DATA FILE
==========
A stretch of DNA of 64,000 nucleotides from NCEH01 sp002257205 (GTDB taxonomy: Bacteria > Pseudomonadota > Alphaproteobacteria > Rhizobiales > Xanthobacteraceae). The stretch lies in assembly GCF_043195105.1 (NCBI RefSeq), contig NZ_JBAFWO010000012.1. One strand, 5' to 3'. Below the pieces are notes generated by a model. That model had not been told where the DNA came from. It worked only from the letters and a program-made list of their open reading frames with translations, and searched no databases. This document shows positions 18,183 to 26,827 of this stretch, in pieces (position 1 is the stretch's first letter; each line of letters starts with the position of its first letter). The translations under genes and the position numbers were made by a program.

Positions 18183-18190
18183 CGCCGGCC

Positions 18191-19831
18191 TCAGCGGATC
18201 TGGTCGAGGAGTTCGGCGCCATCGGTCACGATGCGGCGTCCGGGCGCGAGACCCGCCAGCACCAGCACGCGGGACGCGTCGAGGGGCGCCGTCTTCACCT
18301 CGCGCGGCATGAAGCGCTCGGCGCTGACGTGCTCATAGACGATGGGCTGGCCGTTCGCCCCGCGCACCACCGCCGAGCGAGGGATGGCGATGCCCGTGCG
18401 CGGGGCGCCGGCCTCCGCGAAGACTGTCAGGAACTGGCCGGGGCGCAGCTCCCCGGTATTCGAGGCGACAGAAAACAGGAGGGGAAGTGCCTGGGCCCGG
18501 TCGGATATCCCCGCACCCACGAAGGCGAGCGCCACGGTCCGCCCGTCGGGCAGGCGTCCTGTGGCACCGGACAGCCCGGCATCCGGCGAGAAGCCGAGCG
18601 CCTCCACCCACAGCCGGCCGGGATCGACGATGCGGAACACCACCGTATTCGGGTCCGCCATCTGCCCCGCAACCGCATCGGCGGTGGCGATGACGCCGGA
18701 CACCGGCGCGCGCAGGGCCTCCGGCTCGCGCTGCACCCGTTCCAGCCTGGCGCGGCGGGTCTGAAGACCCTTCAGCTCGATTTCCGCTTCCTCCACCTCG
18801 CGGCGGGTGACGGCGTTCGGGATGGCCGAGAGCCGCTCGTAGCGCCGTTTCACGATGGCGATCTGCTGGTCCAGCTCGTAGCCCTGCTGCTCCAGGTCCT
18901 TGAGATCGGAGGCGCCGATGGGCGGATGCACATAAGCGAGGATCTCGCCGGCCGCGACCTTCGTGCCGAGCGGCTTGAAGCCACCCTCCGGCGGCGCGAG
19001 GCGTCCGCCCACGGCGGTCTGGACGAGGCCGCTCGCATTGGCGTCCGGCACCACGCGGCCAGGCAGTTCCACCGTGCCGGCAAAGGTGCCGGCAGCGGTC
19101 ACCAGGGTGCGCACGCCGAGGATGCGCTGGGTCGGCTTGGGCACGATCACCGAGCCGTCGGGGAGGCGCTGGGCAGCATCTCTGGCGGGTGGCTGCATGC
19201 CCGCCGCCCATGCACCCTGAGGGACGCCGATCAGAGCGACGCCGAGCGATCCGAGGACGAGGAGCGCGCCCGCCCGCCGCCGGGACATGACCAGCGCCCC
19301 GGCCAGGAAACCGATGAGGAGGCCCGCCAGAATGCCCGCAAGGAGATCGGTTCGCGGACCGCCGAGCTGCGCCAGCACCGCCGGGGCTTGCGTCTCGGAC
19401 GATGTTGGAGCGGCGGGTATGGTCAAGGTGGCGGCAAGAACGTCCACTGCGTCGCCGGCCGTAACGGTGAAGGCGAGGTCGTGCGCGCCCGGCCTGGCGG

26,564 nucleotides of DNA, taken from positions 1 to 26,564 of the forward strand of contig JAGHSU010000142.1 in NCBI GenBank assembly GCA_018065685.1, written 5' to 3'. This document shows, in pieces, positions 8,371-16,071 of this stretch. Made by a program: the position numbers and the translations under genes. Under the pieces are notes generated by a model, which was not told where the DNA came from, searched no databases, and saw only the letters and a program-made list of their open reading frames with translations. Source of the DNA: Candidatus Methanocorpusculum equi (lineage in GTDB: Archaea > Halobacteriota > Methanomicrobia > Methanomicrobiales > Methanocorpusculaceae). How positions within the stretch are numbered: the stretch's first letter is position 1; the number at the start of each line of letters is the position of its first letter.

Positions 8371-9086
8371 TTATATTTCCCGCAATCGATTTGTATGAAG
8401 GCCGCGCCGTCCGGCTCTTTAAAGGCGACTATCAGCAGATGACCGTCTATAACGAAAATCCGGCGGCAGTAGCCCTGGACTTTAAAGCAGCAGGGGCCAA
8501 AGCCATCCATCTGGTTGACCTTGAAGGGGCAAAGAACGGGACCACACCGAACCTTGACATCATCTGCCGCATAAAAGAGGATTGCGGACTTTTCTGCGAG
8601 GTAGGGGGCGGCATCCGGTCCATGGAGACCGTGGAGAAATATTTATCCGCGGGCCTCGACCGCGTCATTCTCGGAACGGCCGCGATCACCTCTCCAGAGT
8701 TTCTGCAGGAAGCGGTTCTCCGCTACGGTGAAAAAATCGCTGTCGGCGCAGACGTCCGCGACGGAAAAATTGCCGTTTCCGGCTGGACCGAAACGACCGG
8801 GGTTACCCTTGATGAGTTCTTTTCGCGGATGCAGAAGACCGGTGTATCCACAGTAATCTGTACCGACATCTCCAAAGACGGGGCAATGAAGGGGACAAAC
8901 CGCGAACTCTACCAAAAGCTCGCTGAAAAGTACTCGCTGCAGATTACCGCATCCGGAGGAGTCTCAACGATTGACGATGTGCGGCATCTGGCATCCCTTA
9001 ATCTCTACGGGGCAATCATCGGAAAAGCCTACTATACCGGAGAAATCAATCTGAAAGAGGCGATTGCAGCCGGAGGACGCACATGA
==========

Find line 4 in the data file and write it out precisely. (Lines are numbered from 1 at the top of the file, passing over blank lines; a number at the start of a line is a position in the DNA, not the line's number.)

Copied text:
Positions 18191-19831